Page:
ACE operates push-pull trains with a single diesel locomotive and six or seven bilevel coach cars.[6] Trains typically operate with the locomotive leading westbound and the cab car leading eastbound.

Model Quantity Number
F40PH-2C 5 3101-3105
F40PH-3C 1 3106
Bombardier BiLevel Coach 16 3201-3216
Bombardier BiLevel Cab Car 9 3301-3309

See also[edit]


  1. ^ a b "Transit Ridership Report: First Quarter 2016" (PDF). American Public Transportation Association. May 19, 2016. 
  2. ^ a b Solomon, Brian (2013). North American Railroad Family Trees : An Infographic History of the Industry's Mergers and Evolution. Minneapolis, MN: Voyageur Press. p. 127. ISBN 978-0760344880. 
  3. ^ a b "ACE Train Schedule". Retrieved 2013-01-09. 
  4. ^ "AAR Railroad Reporting Marks (2015)". Retrieved 28 June 2016. 
  5. ^ "Draft ACE Short Range Transportation Plan, Fiscal Year 2006-07 -- 2016" (PDF). Archived (PDF) from the original on 2008-10-30. Retrieved 2008-09-25. 
  6. ^ a b Van Hattem, Matt (June 30, 2006). "Altamont Commuter Express: The commuter rail service linking San Jose and Stockton, Calif.". Trains Magazine. Retrieved August 23, 2006.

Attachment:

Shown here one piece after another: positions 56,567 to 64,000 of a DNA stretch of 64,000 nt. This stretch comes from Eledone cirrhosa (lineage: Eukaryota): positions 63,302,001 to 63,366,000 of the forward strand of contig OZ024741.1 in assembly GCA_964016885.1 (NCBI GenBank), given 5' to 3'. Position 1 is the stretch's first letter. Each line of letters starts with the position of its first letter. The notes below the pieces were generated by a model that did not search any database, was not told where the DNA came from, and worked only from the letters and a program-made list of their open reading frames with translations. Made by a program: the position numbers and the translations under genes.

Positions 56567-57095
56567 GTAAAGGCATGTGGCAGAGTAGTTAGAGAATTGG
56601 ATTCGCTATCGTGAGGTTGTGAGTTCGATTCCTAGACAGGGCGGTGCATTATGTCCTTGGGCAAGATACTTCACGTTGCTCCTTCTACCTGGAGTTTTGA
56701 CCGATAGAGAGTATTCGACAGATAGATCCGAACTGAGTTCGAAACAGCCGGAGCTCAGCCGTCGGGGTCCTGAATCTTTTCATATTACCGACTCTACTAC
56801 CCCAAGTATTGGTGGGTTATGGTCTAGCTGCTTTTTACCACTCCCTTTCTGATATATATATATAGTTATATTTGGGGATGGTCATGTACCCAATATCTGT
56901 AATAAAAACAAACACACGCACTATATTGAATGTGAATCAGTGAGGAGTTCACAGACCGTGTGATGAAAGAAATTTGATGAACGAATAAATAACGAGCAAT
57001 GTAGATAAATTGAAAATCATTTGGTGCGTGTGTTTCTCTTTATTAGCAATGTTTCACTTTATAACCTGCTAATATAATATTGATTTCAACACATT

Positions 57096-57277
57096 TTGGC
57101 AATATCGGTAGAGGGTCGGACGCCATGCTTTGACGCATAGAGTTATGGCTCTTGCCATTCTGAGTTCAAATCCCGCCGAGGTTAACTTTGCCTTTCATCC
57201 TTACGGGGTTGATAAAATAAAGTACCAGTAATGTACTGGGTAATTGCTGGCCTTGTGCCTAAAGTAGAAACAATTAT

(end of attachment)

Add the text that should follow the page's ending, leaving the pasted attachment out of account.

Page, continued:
7. ^ "SJRRC Refreshes ACE Brand with new Logo". Mass Transit. 10 December 2012. Retrieved 2013-01-10. 
  8. ^ "Fallen Tree Derails Train in California; At Least 9 Injured". New York Times. Retrieved March 8, 2016. 
  9. ^ Tucker, Jill; Lyons, Jenna; Cabanatuan, Michael. "14 hurt as commuter train derails -- no ACE service Tuesday". SFGate. Retrieved March 8, 2016. 
  10. ^ Johnson, Zachary K. (November 13, 2009). "'Super ACE' rail project touted". Modesto Bee. Retrieved August 22, 2016. 
  11. ^ "ACEforward Alternatives Analysis and Development (presentation at SJRRC Board Meeting)" (PDF). San Joaquin Regional Rail Commission. April 4, 2014. 
  12. ^ "ACEforward – Improving the Altamont Corridor Express" (PDF). San Joaquin Regional Rail Commission. July 2015. 
  13. ^ "NOTICE OF PREPARATION OF AN ENVIRONMENTAL IMPACT REPORT". San Joaquin Regional Rail Commission. June 24, 2013. 
  14. ^ "Getting You There". San Joaquin Joint Powers Authority. Retrieved August 23, 2016. 
  15. ^ "SUPPLEMENTAL NOTICE OF PREPARATION OF AN ENVIRONMENTAL IMPACT REPORT: ACEforward – Notice of Additional Project Element – Niles Junction Connections" (PDF). San Joaquin Regional Rail Commission. May 9, 2016. p. 8. 
  16. ^ Luna, Henry J.; The Pacific Locomotive Association (2005). Niles Canyon Railways. Charleston, SC: Arcadia. ISBN 978-0738529837. 

External links[edit]

Route map: Bing / Google